Number 42 is turning 100.
Thursday is the centenary of Jackie Robinson’s birth, and the Museum of the City of New York is celebrating with an exhibit of more than 30 photos of the Brooklyn Dodger, who broke Major League Baseball’s color barrier in 1947.
“These photographs offer an intimate glimpse of a defining period in American sports history,” museum president Whitney Donhauser said.
Most of the photos, by Look magazine photographers Kenneth Eide and Frank Bauman, highlight Robinson at the ballpark: in the dugout, in the locker room and on the field, including a 1949 triptych of his getting hit by a pitch.
From a historical context, however, the most revealing shots are of Robinson at home, both alone and with his family. These are remarkable because they were taken at a time when journalists generally ignored athletes’ private lives. The Dodgers felt they needed to demonstrate more than the fact Robinson could play, as his 1946 stint with the AAA Montreal Royals (.349, 67 RBIs) had proved. They needed to show that he was just like any other — white — big leaguer.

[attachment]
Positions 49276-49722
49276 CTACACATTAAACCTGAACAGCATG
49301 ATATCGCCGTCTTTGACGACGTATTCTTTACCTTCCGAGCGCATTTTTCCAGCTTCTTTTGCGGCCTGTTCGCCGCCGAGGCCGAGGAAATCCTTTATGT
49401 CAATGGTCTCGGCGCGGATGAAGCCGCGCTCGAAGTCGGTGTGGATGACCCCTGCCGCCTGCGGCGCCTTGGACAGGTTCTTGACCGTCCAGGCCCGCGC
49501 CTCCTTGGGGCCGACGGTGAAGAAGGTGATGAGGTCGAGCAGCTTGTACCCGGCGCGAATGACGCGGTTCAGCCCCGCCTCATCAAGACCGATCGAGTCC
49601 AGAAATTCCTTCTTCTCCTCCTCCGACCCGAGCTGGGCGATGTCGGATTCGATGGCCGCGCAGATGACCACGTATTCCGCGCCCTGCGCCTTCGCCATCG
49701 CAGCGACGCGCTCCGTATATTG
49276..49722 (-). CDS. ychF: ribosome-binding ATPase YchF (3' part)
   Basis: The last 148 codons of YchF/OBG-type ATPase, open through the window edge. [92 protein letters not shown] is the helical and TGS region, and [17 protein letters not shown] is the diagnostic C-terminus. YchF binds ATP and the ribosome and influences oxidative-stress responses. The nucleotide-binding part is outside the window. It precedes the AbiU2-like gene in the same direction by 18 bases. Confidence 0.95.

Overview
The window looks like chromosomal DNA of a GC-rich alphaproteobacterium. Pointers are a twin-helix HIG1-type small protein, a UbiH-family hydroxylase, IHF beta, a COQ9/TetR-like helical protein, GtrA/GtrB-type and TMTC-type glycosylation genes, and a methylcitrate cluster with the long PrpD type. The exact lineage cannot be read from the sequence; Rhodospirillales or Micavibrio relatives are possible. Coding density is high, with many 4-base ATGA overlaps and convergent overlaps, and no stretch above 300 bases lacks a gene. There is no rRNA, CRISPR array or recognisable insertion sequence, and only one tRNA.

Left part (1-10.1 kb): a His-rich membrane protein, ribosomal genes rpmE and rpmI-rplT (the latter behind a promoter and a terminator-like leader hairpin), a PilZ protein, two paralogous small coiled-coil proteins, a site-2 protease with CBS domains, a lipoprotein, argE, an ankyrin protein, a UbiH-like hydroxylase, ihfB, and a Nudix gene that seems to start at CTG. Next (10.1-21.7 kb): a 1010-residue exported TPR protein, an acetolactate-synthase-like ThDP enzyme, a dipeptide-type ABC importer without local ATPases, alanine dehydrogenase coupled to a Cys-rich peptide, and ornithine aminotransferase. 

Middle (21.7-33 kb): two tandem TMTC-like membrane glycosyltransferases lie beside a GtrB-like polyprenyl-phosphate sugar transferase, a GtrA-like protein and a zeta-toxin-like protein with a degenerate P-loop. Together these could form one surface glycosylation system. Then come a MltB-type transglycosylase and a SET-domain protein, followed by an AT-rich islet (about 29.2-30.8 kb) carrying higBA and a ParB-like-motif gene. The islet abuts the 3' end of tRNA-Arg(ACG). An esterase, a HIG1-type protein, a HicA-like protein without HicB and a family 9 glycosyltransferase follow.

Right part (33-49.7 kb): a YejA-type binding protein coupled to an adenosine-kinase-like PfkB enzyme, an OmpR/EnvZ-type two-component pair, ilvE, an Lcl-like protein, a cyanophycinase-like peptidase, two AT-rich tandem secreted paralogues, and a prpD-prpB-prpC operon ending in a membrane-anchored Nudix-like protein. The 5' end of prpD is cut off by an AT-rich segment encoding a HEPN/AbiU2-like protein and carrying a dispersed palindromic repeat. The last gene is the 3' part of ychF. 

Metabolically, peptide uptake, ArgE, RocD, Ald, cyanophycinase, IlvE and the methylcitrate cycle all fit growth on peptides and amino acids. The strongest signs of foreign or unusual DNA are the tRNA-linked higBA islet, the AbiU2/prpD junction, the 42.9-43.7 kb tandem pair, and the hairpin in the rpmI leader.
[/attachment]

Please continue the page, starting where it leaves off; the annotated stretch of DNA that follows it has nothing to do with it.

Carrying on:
Curator Sean Corcoran told amNewYork that the Dodgers scouted Robinson not just for playing ability, but for “what they perceived as his temperament,” famously having him promise to turn the other cheek against abuse in his first years in the league.
The Look photos show that Robinson was someone fans could get behind.
“Some of these pictures were establishing him as a family man,” Corcoran said, “how relatable he can be.”
One of the best has Robinson on his hands and knees in a tank top, his wife, Rachel, holding their 3-year-old son, Jackie Jr., astride his dad’s back.
Robinson was not content to cede his narrative entirely to the media or to team brass, though, writing three autobiographical articles for Look in early 1955. He even announced his retirement in a January 1957 piece for the magazine. All four articles are on display at the museum.
“You definitely feel that he was conscious of the weight of what he was doing,” co-curator Susan Gail Johnson said. “He knew, and you can see it in the magazines.”
That awareness — on and off the field — is evident throughout the exhibit, but perhaps nowhere more so than in a 1949 photo of Robinson staring out to left, bat on his shoulder, moments after completing his swing. The catcher and the ump gaze up at the same spot. And it’s clear that none of them has any doubt about what they are witnessing.